Cohen Veterans Bioscience was originally launched as Orion Bionetworks in July 2012 with a focus on Multiple Sclerosis. Thanks to generous funding from the Steve A. Cohen Foundation, we changed our name in October 2015 to reflect our commitment to studying Veterans Brain Disorders.
The first area of focus for Orion Bionetworks was multiple sclerosis (MS), a devastating and unpredictable collection of brain disorders with no cure.
MS affects over 2.5 million people worldwide
Although it is often thought of as a single disease, MS is actually a diverse group of conditions that affect each person differently. These conditions are unpredictable in many ways:
- Disease course. In some people with MS, symptoms alternately flare up and resolve many times. In others, symptoms and disability get progressively worse. In still others, the course is mixed or changes over time.
- Timing and length of relapse. People with relapsing forms of MS may experience flare-ups – or relapses – very often or only rarely. Relapses may be brief or last a long time.
- Type and severity of symptoms. MS is associated with many symptoms, including fatigue, weakness, blurred vision, loss of balance and incontinence. Some people have many symptoms during flare-ups. Some may have only one. Likewise, some people with MS have very mild symptoms during a flare-up, while others cannot functional normally.
- Onset and progress of disability. Some people with MS can live for many years without permanent or severe loss of abilities. Others become dependent on canes or wheelchairs after only a few years.
- Response to treatment. Although there are now ten medicines for MS, there is no way to predict which one will be most effective – or effective at all – for a person with MS.
The unpredictability of MS makes personalized treatment difficult or impossible, and slows the study of new therapies.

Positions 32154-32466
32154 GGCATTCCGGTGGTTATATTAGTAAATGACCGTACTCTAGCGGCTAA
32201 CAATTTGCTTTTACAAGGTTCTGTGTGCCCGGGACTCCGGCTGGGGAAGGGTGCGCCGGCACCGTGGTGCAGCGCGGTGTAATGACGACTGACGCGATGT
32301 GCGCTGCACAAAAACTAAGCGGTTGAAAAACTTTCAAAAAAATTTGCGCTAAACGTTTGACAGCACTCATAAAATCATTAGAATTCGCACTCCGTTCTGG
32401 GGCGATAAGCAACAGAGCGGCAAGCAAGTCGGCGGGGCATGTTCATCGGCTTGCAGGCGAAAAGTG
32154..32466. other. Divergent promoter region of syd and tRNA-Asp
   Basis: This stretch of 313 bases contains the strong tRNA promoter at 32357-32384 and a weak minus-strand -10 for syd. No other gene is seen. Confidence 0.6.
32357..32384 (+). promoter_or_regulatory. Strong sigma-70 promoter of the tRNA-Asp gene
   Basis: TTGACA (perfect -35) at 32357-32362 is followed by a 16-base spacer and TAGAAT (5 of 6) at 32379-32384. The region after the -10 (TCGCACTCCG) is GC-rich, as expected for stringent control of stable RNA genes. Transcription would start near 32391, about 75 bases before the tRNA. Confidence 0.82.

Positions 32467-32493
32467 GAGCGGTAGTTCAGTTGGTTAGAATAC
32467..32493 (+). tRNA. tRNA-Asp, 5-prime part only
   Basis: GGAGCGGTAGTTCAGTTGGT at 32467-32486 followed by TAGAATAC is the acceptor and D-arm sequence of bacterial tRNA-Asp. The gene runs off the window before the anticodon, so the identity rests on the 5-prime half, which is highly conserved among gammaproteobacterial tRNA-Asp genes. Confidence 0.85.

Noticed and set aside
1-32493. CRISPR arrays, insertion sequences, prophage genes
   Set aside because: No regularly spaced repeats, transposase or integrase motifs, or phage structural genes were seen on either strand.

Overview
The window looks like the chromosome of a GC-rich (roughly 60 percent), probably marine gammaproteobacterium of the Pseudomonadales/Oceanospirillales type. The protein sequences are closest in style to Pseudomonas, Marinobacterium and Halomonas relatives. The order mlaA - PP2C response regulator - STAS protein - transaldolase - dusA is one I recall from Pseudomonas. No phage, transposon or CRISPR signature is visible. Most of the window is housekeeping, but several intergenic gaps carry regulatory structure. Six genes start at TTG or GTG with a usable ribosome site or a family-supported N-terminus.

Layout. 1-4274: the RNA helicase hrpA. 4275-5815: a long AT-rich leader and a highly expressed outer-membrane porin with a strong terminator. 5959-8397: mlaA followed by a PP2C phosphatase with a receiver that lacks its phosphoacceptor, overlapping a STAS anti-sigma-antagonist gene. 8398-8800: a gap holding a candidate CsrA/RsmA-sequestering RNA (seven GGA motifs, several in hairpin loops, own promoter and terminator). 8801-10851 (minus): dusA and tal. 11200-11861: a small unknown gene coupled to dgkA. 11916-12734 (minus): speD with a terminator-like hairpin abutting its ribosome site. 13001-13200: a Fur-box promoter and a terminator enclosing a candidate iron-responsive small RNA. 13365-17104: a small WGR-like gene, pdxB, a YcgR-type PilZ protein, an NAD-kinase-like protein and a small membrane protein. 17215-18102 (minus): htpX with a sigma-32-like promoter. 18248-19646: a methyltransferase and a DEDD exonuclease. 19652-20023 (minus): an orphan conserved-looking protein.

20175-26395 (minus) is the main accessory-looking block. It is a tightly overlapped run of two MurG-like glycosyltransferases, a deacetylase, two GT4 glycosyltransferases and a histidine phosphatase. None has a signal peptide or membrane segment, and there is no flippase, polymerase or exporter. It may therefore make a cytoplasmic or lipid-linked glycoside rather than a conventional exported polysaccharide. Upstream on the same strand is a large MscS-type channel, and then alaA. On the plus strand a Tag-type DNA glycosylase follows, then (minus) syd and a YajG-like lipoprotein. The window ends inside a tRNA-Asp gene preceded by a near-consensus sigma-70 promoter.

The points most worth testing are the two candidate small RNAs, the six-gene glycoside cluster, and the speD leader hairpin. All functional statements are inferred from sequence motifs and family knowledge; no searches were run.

One reason MS is so unpredictable is that we don’t fully understand how genetics, environment and other factors work together to trigger the processes that cause symptoms and disability. These processes are short-term inflammation and long-term damage to the nerves of the brain and spinal cord (neurodegeneration).
Our limited understanding of MS has also led to limited treatment options. Available medicines only affect inflammation. While they can reduce the risk of relapse and slow the pace of disability, they don’t appear to protect or repair damaged nerves.
The good news is that MS is an ideal target for predictive modeling, because many different types of data have been collected to date and are available for computer simulation. A robust simulation of MS will help us answer important questions:
- What genetic or environmental factors predict how the disease will progress?
- How is the disease likely to affect an individual patient?
- How can we help doctors make informed treatment decisions?
- What is unique about patients who do or do not respond to treatment?
- Which targets and pathways are the most promising for providing individualized treatments or cures based on each patient’s biological fingerprint?